Galaxy S4's U.S. version needs added image processor for eye-tracking

IHS iSupply teardown finds that Snapdragon chip in Samsung GS4 likely needs help from Fujitsu chip to handle heavily-promoted feature

Samsung has built several different Galaxy S4 smartphones, including a U.S. version running a Snapdragon processor that requires an extra image processor to enable heavily promoted user functions such as eye-movement recognition.

IHS iSuppli, which conducted a teardown of the GS4, said Samsung sells a different model in South Korea that runs an eight-core Octacore Exynos 5 processor. The Octacore Exynos 5 chip costs $28, or $8 more than the Snapdragon, the market research firm said.

Unique eye-tracking capabilities in the GS4, such as a Smart Pause feature that can pause videos when a user looks away, have been heavily promoted by Samsung but have worked only sporadically for early users and reviewers.

"The Octacore Exynos 5 enables some unique, processor-intensive applications that are not possible with the Snapdragon processor," IHS iSuppli said in a statement released Thursday.

A Snapdragon processor by itself wouldn't allow the GS4 to fully support eye tracking. The addition of a Fujitsu image processor would be required to offload core processor functions.

Several features, including Smart Pause, were heavily promoted by Samsung executives when the GS4 was unveiled at Radio City Music Hall in New York City on March 14.

The IHS iSuppli teardown found that a U.S. GS4 model with 16 GB of flash memory includes $229 worth of materials. Samsung's cost rises to $237 when manufacturing costs are added. The materials used in a South Korean GS4 with 16 GB of memory costs $244 for materials, and $252 including manufacturing costs.

IHS iSuppli conducted a virtual teardown of the GS4 in March and found that a 16 GB U.S. LTE version was estimated to cost $233 for materials and rose by only $4 to $241 when manufacturing costs were added.

Vincent Leung, an analyst at IHS iSuppli, said that Samsung has built at least four different versions of the Galaxy S4 for different locations, including the U.S. and South Korea.

"Samsung is demonstrating its strategy of offering a mobile product that has appealing features and pricing -- and then adapting the device to suit the tastes of varying markets or regions," Leung said in a statement. "This approach is in stark contrast to the one-size-fit-all philosophy used by Apple, Samsung's primary competitor."

Leung noted that the South Korean and U.S. versions of the GS4 "look pretty much the same" and use many of the same core features, such as the enclosure, display, camera and battery.

In addition to different processors, the U.S. and South Korean versions include different wireless, sensor and interface, Wi-Fi, Bluetooth, FM radio and GPS subsystems.

Samsung manufactures the Octacore Exynos 5, which includes the "big-little" architecture created by ARM. The processor consists of four 1.6 GHz Cortex A 15 "big" cores and four 1.2 GHz Cortex-A7 "little" cores. The big cores handle high priority tasks while the little ones handle lower priority tasks.

The big-little architecture allows the South Korean version to process tasks quickly while retaining long battery life, IHS iSuppli said.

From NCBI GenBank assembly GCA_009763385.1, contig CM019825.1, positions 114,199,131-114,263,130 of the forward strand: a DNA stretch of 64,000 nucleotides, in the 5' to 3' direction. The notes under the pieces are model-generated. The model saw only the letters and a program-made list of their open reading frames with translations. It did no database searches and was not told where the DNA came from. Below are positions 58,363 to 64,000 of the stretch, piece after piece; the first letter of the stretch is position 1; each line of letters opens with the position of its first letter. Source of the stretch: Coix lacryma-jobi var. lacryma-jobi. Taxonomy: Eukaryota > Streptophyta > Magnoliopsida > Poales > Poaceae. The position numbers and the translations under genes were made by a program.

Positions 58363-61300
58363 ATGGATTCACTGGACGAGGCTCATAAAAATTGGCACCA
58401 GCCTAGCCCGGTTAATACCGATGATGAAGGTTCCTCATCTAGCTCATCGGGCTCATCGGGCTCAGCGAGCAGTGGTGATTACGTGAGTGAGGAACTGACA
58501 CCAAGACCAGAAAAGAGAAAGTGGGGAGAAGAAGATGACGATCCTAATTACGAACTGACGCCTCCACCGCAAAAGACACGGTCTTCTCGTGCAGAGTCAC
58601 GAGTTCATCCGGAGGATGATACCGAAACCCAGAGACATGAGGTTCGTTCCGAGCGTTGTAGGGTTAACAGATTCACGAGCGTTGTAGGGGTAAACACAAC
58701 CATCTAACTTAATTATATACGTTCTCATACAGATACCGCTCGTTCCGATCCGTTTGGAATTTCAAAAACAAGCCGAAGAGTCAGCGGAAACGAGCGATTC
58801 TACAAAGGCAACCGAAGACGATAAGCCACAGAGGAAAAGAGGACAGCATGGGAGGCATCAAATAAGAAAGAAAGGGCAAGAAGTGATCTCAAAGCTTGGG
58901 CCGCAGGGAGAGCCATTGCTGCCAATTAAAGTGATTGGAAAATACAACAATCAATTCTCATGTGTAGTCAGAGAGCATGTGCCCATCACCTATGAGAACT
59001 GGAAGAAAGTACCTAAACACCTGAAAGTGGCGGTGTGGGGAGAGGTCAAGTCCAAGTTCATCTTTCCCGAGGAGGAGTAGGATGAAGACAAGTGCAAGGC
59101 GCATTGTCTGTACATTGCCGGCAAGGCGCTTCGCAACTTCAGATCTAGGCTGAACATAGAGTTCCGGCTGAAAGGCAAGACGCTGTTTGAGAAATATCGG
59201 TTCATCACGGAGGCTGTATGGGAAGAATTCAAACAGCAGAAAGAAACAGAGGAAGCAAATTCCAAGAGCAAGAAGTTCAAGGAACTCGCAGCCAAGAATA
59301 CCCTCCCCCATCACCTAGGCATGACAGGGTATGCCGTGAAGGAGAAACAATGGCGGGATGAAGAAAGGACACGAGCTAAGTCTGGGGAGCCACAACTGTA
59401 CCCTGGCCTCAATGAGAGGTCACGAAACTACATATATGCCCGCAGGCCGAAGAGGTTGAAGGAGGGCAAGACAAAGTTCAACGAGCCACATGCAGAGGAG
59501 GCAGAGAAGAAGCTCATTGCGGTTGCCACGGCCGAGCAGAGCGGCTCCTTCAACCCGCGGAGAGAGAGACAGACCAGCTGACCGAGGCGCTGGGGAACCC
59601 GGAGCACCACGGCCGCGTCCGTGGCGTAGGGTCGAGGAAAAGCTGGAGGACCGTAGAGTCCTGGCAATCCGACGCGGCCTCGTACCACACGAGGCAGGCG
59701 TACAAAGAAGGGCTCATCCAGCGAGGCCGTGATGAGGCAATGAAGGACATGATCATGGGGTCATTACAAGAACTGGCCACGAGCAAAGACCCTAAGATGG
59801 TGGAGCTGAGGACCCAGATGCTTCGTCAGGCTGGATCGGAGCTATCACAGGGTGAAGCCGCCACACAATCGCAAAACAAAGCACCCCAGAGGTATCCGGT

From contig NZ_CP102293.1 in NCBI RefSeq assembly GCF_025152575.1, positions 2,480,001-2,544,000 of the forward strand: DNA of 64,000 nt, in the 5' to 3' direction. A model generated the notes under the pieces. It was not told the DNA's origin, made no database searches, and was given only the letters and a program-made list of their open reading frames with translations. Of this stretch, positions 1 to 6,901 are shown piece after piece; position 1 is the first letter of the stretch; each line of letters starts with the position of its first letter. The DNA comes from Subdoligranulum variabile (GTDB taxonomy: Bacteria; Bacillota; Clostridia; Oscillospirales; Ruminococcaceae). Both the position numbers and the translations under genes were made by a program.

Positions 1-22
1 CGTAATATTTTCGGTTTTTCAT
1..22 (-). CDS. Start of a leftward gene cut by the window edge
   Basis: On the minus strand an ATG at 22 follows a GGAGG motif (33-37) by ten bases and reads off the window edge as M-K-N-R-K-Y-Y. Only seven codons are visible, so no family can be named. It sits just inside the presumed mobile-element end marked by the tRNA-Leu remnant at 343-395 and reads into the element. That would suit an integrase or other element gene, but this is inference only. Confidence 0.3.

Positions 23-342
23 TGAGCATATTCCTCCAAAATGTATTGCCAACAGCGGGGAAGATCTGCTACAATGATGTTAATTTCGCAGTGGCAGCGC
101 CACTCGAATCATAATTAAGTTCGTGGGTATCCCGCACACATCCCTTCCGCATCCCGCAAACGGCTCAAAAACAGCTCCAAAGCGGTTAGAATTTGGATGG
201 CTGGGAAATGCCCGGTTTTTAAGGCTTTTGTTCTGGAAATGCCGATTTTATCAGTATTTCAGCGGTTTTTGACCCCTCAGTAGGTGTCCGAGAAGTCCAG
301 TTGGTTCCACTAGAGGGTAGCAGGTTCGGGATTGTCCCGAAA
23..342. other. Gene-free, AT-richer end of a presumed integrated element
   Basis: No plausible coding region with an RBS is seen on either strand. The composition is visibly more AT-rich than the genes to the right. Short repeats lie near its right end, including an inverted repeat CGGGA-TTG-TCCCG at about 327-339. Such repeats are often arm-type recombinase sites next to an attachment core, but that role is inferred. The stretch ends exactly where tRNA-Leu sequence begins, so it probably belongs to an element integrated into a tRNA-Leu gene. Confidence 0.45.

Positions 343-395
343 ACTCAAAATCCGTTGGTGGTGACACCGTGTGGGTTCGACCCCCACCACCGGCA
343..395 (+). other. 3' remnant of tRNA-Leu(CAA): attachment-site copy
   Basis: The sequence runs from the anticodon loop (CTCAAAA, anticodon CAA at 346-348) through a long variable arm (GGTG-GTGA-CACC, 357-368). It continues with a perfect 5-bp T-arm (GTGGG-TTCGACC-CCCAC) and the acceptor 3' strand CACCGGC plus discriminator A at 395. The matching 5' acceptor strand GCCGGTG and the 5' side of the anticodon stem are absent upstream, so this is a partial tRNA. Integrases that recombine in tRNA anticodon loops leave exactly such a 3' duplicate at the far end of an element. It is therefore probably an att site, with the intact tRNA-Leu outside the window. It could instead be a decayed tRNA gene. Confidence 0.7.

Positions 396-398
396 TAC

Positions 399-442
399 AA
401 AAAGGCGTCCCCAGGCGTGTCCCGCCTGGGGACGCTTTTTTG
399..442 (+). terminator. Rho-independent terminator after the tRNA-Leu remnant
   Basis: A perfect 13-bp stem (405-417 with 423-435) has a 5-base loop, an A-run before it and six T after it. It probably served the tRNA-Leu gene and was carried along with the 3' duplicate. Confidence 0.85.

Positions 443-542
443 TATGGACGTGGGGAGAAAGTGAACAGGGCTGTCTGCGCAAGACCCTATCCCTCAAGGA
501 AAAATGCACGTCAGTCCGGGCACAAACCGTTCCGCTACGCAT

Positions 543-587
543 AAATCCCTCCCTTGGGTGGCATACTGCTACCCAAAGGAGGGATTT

In an interview, Leung said that IHS iSuppli tested the two processors side-by-side, but not the the full eye tracking capabilities of the smartphones.

The Fujitsu image processor would add up to $5 to the cost of the U.S. version IHS iSuppli said.

The Octacore processor can most likely handles image processing related to eye tracking, Leung said, thus eliminating the need for a separate image processor. "We require further investigation of what this Fujitsu chip does," he said.

Leung said he could not fully explain eye-tracking consistency problems noticed by some critics in early reviews of the GS4, theorizing that Samsung's software, not the processing hardware, could be at fault.

In informal tests by Computerworld, the Smart Pause feature in a review U.S. GS4 smartphone only worked with certain videos, such as ones that were created on the device. The Computerworld test found that videos streamed from YouTube and other Web sites do not work with the U.S. version of the GS4.

A Samsung spokesman said that Smart Pause only works with self-produced videos and videos purchased from Samsung Hub.

Some GS4 reviewers, including Computerworld's JR Raphael, found that Smart Pause and some other unique Samsung software features worked inconsistently or, in some cases, not at all.

While praising some of the ideas behind the new eye-tracking features, Raphael found that they don't always work in darkened rooms. "Most of the Galaxy S4's software elements err on the side of gimmicky, with fleeting novelty but little lasting real-world value," he wrote.

Raphael was critical of Smart Pause, saying it only worked about 30% of the time. He also said that Smart Rotation (to adjust to a user's angle of height) didn't work at all.

Air Gestures -- the ability to move through Web pages with a wave of the hand -- and Air View, which is said to let users interact with content by hovering a finger over the screen, only worked inconsistently, Raphael found.

Matt Hamblen covers mobile and wireless, smartphones and other handhelds, and wireless networking for Computerworld. Follow Matt on Twitter at @matthamblen, or subscribe to Matt's RSS feed . His e-mail address is

Read more about mobile/wireless in Computerworld's Mobile/Wireless Topic Center.

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Tags mobilesmartphoneswirelessNetworkingprocessorsFujitsuconsumer electronicsiSuppliComponentsIHSIHS iSuppliMobile/Wireless

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Matt Hamblen

Computerworld (US)
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